Halliburton Co. late Friday agreed to buy pressure control services provider Boots & Coots in a cash-and-stock transaction worth an estimated $240.4 million.
Houston-based Boots & Coots has two core businesses: Pressure Control, which involves prevention and risk control services for well fires and blowouts; and Well Intervention, which enhances production for natural gas and oil operators. The well intervention business is expected to benefit Halliburton in the trend toward more unconventional shale resource plays.
Halliburton’s Marc Edwards said drilling for unconventional natural gas “requires increasing levels of pressure control and well intervention,” which Boots & Coots would be able to provide.
The merger, expected to be completed this summer, allows Halliburton to expand a product service line that would combine its coiled tubing and hydraulic workover operations with Boots & Coots’ pressure control business and oilwell fire intervention services.
In the agreement Boots & Coots shareholders would receive about $3 for each share they own, with $1.73 in cash and $1.27 in Halliburton common stock. The combined price is 28% higher than Boots & Coots’ closing price on Friday.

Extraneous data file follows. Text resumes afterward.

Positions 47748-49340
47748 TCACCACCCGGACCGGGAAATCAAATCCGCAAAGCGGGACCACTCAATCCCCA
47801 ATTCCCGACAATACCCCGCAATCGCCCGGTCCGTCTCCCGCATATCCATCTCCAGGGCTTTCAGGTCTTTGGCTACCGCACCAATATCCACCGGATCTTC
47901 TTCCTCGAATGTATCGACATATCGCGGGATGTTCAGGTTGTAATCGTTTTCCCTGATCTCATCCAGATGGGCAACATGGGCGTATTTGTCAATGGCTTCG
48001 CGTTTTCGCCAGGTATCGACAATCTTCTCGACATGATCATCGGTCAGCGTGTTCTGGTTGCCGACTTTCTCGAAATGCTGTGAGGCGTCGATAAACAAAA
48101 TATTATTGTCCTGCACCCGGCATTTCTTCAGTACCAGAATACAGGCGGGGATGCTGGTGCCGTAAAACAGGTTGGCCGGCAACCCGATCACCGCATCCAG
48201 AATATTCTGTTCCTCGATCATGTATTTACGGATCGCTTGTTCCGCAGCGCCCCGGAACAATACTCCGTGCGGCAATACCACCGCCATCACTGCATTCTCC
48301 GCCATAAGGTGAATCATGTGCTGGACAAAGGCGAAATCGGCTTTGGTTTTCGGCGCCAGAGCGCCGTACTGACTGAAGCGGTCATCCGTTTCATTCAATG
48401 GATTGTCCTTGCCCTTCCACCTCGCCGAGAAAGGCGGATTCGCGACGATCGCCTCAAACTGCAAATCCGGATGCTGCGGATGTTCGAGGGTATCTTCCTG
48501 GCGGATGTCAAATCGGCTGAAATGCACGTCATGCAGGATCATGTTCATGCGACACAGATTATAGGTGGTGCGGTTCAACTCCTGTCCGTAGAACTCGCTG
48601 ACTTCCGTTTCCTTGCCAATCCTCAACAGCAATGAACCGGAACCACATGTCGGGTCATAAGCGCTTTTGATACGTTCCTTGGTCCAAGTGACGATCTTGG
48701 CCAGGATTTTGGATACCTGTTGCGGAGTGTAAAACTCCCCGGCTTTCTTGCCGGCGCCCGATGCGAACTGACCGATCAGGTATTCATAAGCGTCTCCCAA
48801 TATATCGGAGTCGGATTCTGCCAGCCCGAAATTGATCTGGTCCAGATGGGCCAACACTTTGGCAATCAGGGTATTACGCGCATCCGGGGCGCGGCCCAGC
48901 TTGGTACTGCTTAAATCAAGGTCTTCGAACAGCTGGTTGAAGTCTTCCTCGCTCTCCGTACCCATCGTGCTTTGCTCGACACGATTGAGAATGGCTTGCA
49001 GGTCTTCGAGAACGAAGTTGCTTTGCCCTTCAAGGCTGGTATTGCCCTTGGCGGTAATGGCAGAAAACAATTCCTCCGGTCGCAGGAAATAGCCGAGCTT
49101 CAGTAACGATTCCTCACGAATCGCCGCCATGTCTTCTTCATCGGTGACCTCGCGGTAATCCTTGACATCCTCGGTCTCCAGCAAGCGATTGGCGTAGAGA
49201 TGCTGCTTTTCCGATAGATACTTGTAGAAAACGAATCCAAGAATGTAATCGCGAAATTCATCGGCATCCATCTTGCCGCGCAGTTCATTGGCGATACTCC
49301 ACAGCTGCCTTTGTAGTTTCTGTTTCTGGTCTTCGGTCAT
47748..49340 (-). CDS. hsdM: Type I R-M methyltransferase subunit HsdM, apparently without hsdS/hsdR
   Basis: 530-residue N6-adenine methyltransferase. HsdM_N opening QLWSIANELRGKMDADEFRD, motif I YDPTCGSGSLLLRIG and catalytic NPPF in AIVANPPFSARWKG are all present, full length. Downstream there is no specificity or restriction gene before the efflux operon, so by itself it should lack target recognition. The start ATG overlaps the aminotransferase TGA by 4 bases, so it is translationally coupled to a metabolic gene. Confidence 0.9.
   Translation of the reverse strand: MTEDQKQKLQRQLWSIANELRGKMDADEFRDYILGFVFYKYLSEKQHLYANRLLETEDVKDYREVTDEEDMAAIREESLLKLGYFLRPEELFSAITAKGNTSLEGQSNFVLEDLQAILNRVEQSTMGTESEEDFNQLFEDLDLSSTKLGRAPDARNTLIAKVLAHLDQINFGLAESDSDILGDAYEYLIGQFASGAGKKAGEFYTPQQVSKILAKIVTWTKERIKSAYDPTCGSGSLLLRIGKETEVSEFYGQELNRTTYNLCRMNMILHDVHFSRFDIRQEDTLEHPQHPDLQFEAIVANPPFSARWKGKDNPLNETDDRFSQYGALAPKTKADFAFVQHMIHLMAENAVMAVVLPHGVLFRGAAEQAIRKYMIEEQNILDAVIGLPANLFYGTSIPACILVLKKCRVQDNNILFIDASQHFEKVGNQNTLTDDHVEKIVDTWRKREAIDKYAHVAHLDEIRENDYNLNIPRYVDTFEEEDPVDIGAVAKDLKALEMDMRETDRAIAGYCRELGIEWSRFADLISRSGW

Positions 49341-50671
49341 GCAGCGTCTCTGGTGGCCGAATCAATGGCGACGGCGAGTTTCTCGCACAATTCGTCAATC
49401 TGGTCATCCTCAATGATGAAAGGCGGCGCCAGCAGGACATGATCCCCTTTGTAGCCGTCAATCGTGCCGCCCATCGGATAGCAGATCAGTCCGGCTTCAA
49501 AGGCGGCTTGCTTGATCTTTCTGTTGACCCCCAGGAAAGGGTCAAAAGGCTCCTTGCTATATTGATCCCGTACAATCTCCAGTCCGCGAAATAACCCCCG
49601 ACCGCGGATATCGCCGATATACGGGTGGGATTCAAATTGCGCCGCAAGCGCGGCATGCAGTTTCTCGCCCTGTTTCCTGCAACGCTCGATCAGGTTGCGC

Edward “Coots” Matthews, who died in March at 86, and Asger “Boots” Hansen were oilwell firefighters who worked for the legendary Paul “Red” Adair. The three were portrayed in the 1968 movie Hellfighters starring John Wayne as Adair. Among their more famous exploits was an Algerian oilwell fire in 1962, as well as a North Sea blowout in 1977 at the Ekofisk Bravo platform offshore Norway.
Matthews and Hansen, who were fired and rehired several times by Adair, started Boots & Coots in 1978.
After forming their company, Hansen and Matthews reportedly sent thank-you notes to Adair for “helping” them to start their own business. By the time Adair died in 1984, the three were again said to be good friends. In 1991 Boots & Coots worked with Red Adair Service and Marine, as well as Canada’s Safety Boss, to extinguish 700 well fires started in Kuwait by the retreating Iraqi forces of Saddam Hussein.
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